XY, XX, or Undeclared: Gender Identity and Children
“Your little girl is so cute”, I get this about twice a day. Most of the time my cursory response is an appreciative “thank you” but if I have the time and am not trying to stuff my child into a car seat or avoid life-threatening peril I will correct these well-wishers by saying “thank you, and she is a he.” I am rarely bothered by this (sometimes puzzled, but rarely bothered) and figure that my blond, curly-haired toddler son is just that damn cute that he transcends the limitations of boy cuteness and has jumped into a whole other gender quotient of cute.
I reflected on this common occurrence recently when I happened upon the news/social experiment happening in Sweden concerning one young couple and their toddler of uncertain gender. The parents in question are electing to raise their child (going by the gender, and even species, ambiguous name of “Pop”) without any clear gender distinction or adherence to any typical gender norms. “We want Pop to grow up more freely and avoid being forced into a specific gender mould from the outset,” Pop’s mother told a local Swedish newspaper, and she went on to add, “It’s cruel to bring a child into the world with a blue or pink stamp on their forehead.”
What this all means for “Pop” and his/her companions, family members, and the like remains to be seen. “Pop”, according to the article, sports both girls and boys clothes, and is fully aware of his/her gender, but to everyone else it remains a close kept secret.
While at its core this social experiment seems to be more of an exploit and stunt than a true discipline or benevolent sacrifice for the good of the child. These parents already, no doubt, have countless detractors and critics, and I have no desire to join the fray. With that said, I think there is something genuinely compelling about this particular approach and the obvious nature vs. nurture questions that arise around it. While gender is a biological fact (some in the transgender community would likely argue this point) and not a social or artificial construct, there is little doubt that contemporary society adheres to distinctly rigid ideas of gender conformity (that old “boys will be boys” and “girls are beautiful and sweet” notion of gender identity is still greatly in effect). These relatively unchallenged notions of gender identity (specifically in young boys and girls) often lead to modes of repression (as well as suppression) and imposed limitations without much explanation, rhyme or reason (end product of this is likely pro wrestling and Paris Hilton).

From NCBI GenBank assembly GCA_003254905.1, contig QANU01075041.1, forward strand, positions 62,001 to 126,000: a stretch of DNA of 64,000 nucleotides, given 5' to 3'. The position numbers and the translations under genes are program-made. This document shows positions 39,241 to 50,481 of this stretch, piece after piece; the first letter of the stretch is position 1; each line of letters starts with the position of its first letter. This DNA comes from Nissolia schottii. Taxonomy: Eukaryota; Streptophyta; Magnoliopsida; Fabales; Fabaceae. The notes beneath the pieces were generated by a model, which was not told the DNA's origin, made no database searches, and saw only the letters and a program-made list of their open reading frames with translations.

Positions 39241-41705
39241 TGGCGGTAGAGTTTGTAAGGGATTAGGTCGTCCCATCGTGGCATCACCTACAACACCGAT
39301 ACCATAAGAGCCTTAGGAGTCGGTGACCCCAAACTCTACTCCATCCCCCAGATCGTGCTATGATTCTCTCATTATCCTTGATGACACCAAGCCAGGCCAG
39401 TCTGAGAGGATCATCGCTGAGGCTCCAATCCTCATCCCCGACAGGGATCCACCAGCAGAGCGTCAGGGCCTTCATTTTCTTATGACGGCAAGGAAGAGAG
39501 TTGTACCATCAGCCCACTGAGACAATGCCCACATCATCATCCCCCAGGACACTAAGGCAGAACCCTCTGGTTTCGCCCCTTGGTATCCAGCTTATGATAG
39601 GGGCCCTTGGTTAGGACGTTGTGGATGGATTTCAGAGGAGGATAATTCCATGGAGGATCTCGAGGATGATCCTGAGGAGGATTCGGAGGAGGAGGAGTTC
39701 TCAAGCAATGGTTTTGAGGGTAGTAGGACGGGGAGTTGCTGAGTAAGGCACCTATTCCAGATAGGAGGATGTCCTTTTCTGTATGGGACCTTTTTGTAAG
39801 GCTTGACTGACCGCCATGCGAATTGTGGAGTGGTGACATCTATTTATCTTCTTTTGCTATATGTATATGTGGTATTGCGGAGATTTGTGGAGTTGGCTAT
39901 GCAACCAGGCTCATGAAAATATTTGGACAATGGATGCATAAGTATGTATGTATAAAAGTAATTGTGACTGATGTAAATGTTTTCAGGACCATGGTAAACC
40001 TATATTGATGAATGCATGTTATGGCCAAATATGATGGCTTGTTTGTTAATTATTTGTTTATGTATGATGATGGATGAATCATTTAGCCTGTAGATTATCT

I am confident that you readers out there are holding on to some strong opinions that just want to be liberated right here on the page. Is gender largely a construct or is it simply a biological fact? Are “Pop’s” parents visionaries or misguided loons? As a society, are we reinforcing gender stereotypes in an effort to simplify matters for our children or ourselves? Lots of questions here. Feel free to ask more or attempt to answer.
Eric Steinman is a freelance writer based in Rhinebeck, N.Y. He regularly writes about food, music, art, architecture and culture and is a regular contributor to Bon Appétit among other publications.
By Eric Steinman